MIAMI--As the world enters a next wave of the ongoing COVID-19 pandemic, we are aware now more than ever of the importance of a healthy immune system to protect ourselves from disease. This is not only true for humans but corals too, which are in an ongoing battle to ward off deadly diseases spreading on a reef.
The National Commission on Correctional Health Care (NCCHC) has awarded the contract to publish Journal of Correctional Health Care to Mary Ann Liebert, Inc., publishers, effective January 2021.
New computer simulation aims to verify a widely held but unproven theory of the source of celestial bodies.
The research team found a common insecticide, fipronil, and related compounds were more toxic to stream communities than previous research has found.
For the first time, researchers have successfully created airway basal stem cells in vitro from induced pluripotent stem cells by reprogramming blood cells taken from patients. Given that airway basal cells are defined as stem cells of the airways because they can regenerate the airway epithelium in response to injury, this study may help accelerate research on diseases impacting the airway, including COVID-19, influenza, asthma and cystic fibrosis.
ALMA shows rings around the still-growing proto-star IRS 63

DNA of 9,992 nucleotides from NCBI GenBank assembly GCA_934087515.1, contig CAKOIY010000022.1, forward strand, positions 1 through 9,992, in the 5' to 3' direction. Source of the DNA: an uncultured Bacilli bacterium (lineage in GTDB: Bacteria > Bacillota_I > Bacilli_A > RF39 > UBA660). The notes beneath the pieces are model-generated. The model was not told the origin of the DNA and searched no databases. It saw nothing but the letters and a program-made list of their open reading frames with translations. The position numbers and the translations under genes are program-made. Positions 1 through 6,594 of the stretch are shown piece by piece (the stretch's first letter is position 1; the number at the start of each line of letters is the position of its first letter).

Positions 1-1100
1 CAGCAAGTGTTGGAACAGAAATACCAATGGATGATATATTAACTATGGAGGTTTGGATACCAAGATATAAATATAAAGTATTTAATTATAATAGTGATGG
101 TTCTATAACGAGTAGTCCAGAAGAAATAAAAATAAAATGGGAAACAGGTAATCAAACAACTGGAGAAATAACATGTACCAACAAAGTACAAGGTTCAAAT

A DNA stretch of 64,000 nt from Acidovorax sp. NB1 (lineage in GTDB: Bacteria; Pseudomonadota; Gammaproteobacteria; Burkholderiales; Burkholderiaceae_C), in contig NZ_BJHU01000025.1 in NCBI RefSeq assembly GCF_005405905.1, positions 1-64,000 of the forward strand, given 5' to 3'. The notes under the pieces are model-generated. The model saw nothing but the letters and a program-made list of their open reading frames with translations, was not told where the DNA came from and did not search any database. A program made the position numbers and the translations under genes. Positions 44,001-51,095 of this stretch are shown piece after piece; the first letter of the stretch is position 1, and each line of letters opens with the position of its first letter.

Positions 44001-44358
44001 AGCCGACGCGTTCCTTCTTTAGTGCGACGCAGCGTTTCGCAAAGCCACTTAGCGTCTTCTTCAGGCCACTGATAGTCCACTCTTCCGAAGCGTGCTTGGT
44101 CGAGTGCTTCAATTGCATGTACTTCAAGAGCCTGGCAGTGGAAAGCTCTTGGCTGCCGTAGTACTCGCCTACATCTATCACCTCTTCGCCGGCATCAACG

A team led by scientists at Scripps Research has developed a theoretical approach that could ease the process of making highly complex, compact molecules. Such molecules are often found in plants and other organisms, and many are considered desirable starting points for developing potential new drugs. But they also tend to be highly challenging for chemists to construct and modify in the lab--a process called synthesis.
Emissions from coal-fired power plants in China are fertilizing the North Pacific Ocean with a metal nutrient important for marine life, according to new findings from a USC-led research team. The researchers believe these metals could change the ocean ecosystem, though it's unclear whether it would be for better or worse.
Through intricate experiments designed to account for sex-specific differences, scientists at Scripps Research have collaborated to zero-in on certain changes in the brain that may be responsible for driving alcohol abuse among people with PTSD. In studies with rodents, researchers found that males and females exhibit their own distinct symptoms and brain features of PTSD and alcohol use disorder. Such differences are not typically accounted for in laboratory-based studies yet could lead to more successful clinical treatments.
Scientists from Scripps Research have devised a method for mapping in unprecedented detail the thickets of slippery sugar molecules that help shield HIV from the immune system. Mapping these shields will give researchers a more complete understanding of why antibodies react to some spots on the virus but not others, and may shape the design of new vaccines that target the most vulnerable sites on viruses.